Interview with Amy F. Ogata

What brought you to the BGC?

I have been here almost ten years. I came from teaching at an art school in Cleveland, which was my first job after finishing my PhD. The nice thing about that job was that they were interested in the history of design and craft, so I designed and taught two courses on that subject, which allowed me to draw on my dissertation research. I liked teaching the material and when the BGC job was announced, I jumped at it.

What are your areas of interest?

My interests are in 19th- and 20th-century European and American history of design, history of architecture, and material culture. I am now working on a book on material culture of childhood in the United States after World War II and it is a bit of departure from the other work that I’ve done. It will be an interdisciplinary look at how objects, spaces and things are part of a material world of mid-20th century middle-class childhood which, perhaps surprisingly, valorized the abstract idea of creativity.

I was drawn into this because I had done some work on the idea of childhood innocence at the turn of the 20th century. After I had a baby, I realized that the concept of modern middle-class childhood is a largely commercial one. I became interested in finding out why middle- class parents were sold some of these notions, such as needing to have lots of equipment for your baby or child, and the belief that providing these things, such as toys or special rooms, would make your baby smarter or more creative. I found it especially interesting that creativity was something that parents were trying to cultivate in their children. I started thinking about it in historical terms and at first thought I’d concentrate on the toy industry because it changed so radically after World War II. Then I began to see that this was a preoccupation in other areas, especially during the Cold War era. So the book will include not only a chapter on toys, but also a discussion of postwar American schools, the single-family house —especially the playroom, playhouse, and bedroom— as well as public spaces, such as playgrounds and museums, and even television.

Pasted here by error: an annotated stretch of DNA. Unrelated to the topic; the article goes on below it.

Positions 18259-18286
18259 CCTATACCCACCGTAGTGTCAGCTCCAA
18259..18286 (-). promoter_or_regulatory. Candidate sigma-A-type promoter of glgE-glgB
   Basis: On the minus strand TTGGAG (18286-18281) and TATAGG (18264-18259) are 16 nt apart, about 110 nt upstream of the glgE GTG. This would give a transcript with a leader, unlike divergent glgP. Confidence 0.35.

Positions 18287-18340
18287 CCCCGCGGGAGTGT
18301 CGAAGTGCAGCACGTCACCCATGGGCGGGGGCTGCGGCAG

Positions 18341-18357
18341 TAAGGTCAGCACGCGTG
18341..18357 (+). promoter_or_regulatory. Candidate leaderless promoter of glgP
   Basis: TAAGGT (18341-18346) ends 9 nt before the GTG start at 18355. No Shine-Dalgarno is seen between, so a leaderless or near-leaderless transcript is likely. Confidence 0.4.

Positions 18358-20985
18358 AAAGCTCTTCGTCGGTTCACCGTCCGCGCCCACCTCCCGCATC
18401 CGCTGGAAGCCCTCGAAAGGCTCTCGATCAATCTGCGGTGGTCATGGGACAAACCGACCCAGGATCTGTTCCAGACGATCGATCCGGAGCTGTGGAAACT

How does your work fit in the BGC mission?

I consider what I do interdisciplinary, but I’m trained as an art historian so I put the emphasis on things visual and material. In interdisciplinary work there are, obviously, many different disciplinary biases. Some scholars privilege economics, some privilege politics. I privilege the visual and material. I study things, whether made by hand or by machines that are part of a broader-cultural discourse. I also try to look at these things in the intellectual contexts that make them meaningful. I’ve worked on Art Nouveau and primitivism, world’s fair souvenirs and commodity culture, now goods and spaces for postwar American children, and my next project will probably be on mid-19th century France.

What do you hope to pass on to your students?

I hope to make them better writers. I hope to make them more critical consumers of ideas of texts, and of images. I hope they would come away with a sense of confidence— that they would find a stake in their own work— and that they would have ambitions to contribute something to the broader knowledge of the field.

While I take pleasure in all of my courses, one I really enjoy teaching is Politics and Design of Worlds Fairs. It starts around 1851 with the Great Exhibition in London and ends with the 1964 New York World’s Fair. This course offers a wonderful opportunity to read many different kinds of texts— from disciplines like anthropology, sociology, architectural history, history, and cultural studies. It allows many different ways of looking at these grandiose events that were the major source of popular entertainment in the 19th century and the first half of the 20th, and it offers students a chance to work with an abundance of primary sources.


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